What Happens If Heat Exceeds An Aircraft’s Certification?
The certification (or recertification) of an aircraft is a complex process, in which many aspects are regulated to…
The certification (or recertification) of an aircraft is a complex process, in which many aspects are regulated to ensure that the plane in question can operate safely. Heat is one area in which careful attention is paid, as overheating can prove catastrophic under particular circumstances. But what happens if a plane does overheat? Let’s take a look.
Aircraft certifications are designed to minimize the risk of overheating as much as possible. For example, EASA regulations deem that, as part of an aircraft being certified, “overheat or failures leading to damage to Engine Control System components, must not result in a Hazardous Engine Effect due to Engine Control System Failures or malfunctions.”
As part of the testing process, the EASA (European Union Aviation Safety Agency) requires aircraft to be pushed to extreme parameters that cause overheating. This verifies to regulators that “the electrical/electronic portions of the Engine Control System, when subjected to an overheat condition leading to Failure, will not cause a hazardous Engine effect.”
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Despite the aforementioned regulatory framework, overheating can happen. As such, it is important that aircraft have preventative mechanisms in place to minimize risk to them and their occupants. So what exactly happens in the event of overheating?
Modern aircraft are equipped with sensors to monitor temperatures in crucial areas. According to Skybrary, for example, “overheat detectors are installed in the vicinity of bleed air ducts, and the bleed system is designed so it can be partially or totally isolated if required.” Skybrary also adds that this will generate a warning for the pilots in the cockpit.
Professional Pilot Magazine adds that “Saab’s Overheat Detection System consists of a fiber optic sensing line placed near the engines and bleed air ducts, and includes optical integrators and processing hardware and software for collecting data and control.”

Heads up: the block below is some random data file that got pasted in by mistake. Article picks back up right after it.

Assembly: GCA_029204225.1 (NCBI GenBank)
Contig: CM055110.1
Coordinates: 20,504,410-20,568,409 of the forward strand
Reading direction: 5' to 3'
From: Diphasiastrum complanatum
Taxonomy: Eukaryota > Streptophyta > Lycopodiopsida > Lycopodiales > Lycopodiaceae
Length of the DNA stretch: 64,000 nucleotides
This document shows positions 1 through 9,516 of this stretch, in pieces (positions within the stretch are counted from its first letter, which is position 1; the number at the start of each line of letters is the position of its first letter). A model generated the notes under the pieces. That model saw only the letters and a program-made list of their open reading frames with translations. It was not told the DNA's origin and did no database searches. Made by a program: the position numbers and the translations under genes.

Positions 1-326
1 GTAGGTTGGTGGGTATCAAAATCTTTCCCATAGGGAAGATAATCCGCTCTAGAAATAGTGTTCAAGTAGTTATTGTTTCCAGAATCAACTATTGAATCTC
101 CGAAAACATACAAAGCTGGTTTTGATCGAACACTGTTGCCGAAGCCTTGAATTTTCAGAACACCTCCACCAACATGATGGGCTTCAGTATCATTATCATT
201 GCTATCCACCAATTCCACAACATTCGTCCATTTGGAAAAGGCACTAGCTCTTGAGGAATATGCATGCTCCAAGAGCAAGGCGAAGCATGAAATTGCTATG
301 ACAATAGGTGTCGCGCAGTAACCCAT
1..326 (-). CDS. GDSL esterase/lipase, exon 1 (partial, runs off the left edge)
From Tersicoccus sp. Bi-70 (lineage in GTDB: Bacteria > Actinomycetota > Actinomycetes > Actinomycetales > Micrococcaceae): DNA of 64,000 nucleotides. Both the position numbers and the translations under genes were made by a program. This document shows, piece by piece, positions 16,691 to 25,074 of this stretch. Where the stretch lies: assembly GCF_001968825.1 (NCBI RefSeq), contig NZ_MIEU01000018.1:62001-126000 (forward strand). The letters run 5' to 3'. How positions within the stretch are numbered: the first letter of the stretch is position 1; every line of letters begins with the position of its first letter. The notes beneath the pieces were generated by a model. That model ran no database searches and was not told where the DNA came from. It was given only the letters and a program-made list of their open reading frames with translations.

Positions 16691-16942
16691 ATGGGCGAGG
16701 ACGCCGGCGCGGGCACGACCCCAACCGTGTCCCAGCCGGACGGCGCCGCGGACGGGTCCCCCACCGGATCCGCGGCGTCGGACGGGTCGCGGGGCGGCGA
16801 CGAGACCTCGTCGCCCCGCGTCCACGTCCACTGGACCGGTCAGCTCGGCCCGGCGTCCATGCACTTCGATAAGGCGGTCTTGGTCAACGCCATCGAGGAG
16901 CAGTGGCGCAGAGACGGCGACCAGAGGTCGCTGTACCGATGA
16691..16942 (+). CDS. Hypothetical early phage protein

As such, we can see that, in a sense, aircraft take care of themselves when overheating thanks to these systems. Aircraft Systems Tech explains further that the detectors function as part of a circuit. This means that, if an area overheats, the sensor will detect this and cause the circuit to be broken, allowing the component(s) in question to be safely isolated.
How did Concorde prevent overheating?
Aérospatiale and BAC’s legendary Concorde airliner made the dream of supersonic a reality for the select few who could afford it. The world is yet to see another airliner quite like it (although Boom Supersonic hopes to change this by the end of the decade).
With it being an airliner like no other, its overheating prevention was also different. Flying at supersonic speeds up to twice as fast as the speed of sound generated significant heat. As such, it was painted with a special brand of highly reflective white paint.
This reduced its temperature by 6 to 11 °C (11 to 20 °F), and allowed it to sustain supersonic flight without compromising its safety. This was also the reason why Air France’s blue Pepsi-liveried Concorde was not able to cruise at such speeds. Indeed, the lack of protection provided by this paint scheme limited Mach 2 flight to periods of 20 minutes.
Did you know about the various mechanisms that are in place to protect aircraft in the event of overheating? Let us know your thoughts in the comments.